Daily post 19 Jul 2006 07:55 am
- Last night I saw A Scanner Darkly. I was impressed, and I have to somehow convey my thoughts about it.
- As an animator, I saw two films up there.
One is the film, the Richard Linklater film. It’s a brilliant take on the novel: a well acted, tightly scripted, Orwellian, tour de force by a literate and intelligent person.
The second is a rotoscoped, computer-driven, 100 minute animated film.
One: This is a film that doesn’t look like other films. It doesn’t resemble Waking Life in that the story is driven in a direct and purposeful way. It is a tense good guy – bad guy – good guy drama with lots of twists and turns in a difficult story. There’s tension throughout, as there would be in any police drama, but there is nothing obvious about this story. It’s about drugs – an experimental, government-controlled drug. But, on a deeper level, the story is about duality. People are split in two – jobs vs home, tedium of life vs the reality of life, friends vs users, good vs bad vs grey.
Everything works toward revealing that story: the acting is superb (acted for the rotoscope in a slightly more aggressive manner – more like theatrical acting than tradiitional film acting). Robert Downey Jr. has his mannerisms locked in; Woody Harrelson acts similarly to other pieces he’s done (and comes off feeling more like a live-action person than an animated version of live-action person). Winona Ryder plays the role and is good at it. Keanu Reeves is a wonder. His acting gets better with each film as he reveals complications within his characters more through his eyes than through his oddly graceful movements. (There are tight closeups in this film that make you feel as though you could enter the character’s sad eyes.) The three guys play a trio of housemates that really work off each other in dynamic ways as their characters jar with each other.
Linklater has decided to rotoscope this film rather than leave it as a live-action film. The reason is that theme of duality. People are not people are not animated people. They are what they are on the screen, and our brains have to accept that duality before we can move forward. We have to share that information lode before we can accept the people on the screen. It’s the duality, we, as an audience, have to get past.
- Two: as an animator, I was always just a bit outside the film watching the technique – just as I was outside of Cars, or King Kong or Lady and the Tramp. The film is rotoscoped, but in a new sense; it’s done by computer.
In NY, there’s an ad on YES, the NYYankee network, for a show featuring two radio hosts, Mike and the Mad Dog. They are two radio jocks who sit at their desks, earphones on, and talk to their callers. The ad is a quick cutting rotoscoped version of them at their desks, screaming excitably about sports, as they do on their show. The rotoscoping is the kind we’re used to seeing – badly traced off drawings, moving wildly about, almost out of registration. They’re badly colored, photoshop drawings, with the coloring moving almost as much as the erratically drawn lines. It’s the rotoscoping we’re used to seeing in student animation.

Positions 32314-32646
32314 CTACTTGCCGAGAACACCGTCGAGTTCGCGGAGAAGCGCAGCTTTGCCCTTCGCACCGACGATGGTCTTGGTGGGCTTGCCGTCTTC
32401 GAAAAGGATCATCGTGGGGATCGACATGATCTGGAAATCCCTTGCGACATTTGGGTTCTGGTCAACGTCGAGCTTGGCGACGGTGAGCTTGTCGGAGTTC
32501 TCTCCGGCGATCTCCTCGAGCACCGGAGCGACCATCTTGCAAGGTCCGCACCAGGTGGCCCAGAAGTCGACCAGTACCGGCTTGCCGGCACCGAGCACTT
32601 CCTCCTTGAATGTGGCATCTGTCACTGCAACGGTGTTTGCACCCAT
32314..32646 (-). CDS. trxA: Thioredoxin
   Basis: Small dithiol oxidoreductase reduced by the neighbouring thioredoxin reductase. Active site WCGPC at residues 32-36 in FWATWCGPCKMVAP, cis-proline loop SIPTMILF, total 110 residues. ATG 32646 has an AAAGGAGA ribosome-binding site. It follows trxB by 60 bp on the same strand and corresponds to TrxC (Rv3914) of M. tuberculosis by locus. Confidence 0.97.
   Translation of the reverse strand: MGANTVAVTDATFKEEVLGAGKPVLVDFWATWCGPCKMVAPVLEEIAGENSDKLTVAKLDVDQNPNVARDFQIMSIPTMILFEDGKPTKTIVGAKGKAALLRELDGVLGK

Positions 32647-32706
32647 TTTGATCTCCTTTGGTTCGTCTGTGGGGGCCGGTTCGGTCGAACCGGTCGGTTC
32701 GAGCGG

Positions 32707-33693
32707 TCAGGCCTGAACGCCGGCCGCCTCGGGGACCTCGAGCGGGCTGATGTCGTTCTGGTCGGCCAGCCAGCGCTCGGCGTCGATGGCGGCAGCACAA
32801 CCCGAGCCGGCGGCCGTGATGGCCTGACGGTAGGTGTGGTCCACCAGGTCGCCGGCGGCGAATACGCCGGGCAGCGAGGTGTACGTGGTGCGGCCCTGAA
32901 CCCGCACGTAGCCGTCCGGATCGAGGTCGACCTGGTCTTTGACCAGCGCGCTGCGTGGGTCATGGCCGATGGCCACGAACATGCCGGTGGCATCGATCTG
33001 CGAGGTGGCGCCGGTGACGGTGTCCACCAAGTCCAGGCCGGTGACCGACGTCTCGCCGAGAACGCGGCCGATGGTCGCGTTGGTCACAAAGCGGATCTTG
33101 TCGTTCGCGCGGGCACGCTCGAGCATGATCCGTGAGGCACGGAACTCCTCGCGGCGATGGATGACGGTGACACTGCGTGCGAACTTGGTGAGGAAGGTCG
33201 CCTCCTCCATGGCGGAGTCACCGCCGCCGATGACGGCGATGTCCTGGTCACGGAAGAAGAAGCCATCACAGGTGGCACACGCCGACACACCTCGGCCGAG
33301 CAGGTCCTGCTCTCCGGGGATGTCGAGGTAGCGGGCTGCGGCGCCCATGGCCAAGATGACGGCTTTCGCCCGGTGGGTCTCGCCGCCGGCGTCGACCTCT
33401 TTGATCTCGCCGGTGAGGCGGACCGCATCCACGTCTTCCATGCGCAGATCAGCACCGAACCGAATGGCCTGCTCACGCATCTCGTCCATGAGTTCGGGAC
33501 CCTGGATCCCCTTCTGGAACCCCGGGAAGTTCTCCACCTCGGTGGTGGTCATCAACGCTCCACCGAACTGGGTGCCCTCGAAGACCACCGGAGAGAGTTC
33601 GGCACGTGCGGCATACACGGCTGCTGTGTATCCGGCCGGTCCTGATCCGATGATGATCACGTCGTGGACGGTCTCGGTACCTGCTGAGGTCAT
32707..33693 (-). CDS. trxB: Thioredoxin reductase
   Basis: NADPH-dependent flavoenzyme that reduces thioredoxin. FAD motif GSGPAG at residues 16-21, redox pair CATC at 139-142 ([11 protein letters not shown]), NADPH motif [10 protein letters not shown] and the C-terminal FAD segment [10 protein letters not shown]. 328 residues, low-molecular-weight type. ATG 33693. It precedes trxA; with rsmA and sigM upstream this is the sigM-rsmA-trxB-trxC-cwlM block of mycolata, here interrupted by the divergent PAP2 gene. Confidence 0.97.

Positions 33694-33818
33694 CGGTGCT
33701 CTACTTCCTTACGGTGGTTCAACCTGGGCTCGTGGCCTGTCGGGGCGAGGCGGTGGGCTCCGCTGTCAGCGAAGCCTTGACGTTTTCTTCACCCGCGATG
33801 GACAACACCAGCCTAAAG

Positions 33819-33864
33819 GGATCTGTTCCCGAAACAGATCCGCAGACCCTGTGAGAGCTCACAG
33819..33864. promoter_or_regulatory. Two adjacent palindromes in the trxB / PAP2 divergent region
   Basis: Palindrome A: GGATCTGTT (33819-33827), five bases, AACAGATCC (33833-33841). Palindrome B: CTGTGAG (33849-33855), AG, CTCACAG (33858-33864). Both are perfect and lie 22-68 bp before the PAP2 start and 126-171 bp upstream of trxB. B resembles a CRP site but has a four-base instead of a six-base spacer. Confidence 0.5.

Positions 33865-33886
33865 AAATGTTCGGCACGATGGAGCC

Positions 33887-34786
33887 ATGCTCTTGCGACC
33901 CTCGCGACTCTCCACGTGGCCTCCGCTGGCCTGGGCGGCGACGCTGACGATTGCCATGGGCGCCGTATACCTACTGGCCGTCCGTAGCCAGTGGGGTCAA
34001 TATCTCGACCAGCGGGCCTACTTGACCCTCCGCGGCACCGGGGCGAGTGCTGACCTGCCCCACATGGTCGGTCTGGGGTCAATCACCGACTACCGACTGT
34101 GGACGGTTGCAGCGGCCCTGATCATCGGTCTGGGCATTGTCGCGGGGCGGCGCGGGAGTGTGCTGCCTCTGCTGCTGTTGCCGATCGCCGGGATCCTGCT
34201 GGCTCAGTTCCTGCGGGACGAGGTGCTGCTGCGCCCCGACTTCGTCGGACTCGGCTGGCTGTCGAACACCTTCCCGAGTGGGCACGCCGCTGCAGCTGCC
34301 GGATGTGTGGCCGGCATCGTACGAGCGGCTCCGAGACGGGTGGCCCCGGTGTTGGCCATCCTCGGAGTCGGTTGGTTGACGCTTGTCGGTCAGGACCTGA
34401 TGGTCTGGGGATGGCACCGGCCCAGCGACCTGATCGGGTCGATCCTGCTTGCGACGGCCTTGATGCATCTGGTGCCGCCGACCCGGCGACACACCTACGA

A Scanner Darkly is not that rotoscoping. In a way, it’s not even the rotoscoping of those Charles Schwab ads. It’s tight, much tighter than the old rotoscoping technique, but it’s more translucent than the Schwab ads. (Pictured to the right)
The style’s a bit hypnotic after awhile, you do have to step into it to get into this film. There is that constant motion, but it’s very controlled here. You can easily get lost in the shading over the shading over the shading. There’s an oddness on screen.
The old rotoscoping technique has no weight; characters always seem to be floating over their environs. Not here; these characters are just the opposite. I often felt that the heads of the characters had a weight I wasn’t used to seeing in animation. And though the characters are anchored to the backgrounds, there are many times when the camera will move around them, and they lose that anchoring. As the camera shifts, so do the characters – but they shouldn’t. It’s just an odd part of the process.
There’s a lot to talk about here, and I certainly don’t understand how Bob Sabiston’s process works. I just know that Richard Linklater uses it wisely. It is different in A Scanner Darkly than it was in Waking Life, and it’s done for a reason.
The film is good; it’s not great. However, it’s an ADULT film, not one made for 14 year old boys. If you want to complain about the rotoscoping go see the predictable, juvenile Monster House or The Ant Bully. Richard Linklater is trying to push animation to an adult level. It may be rotoscoped, but it is animation, and it is grown up, and it’s about time.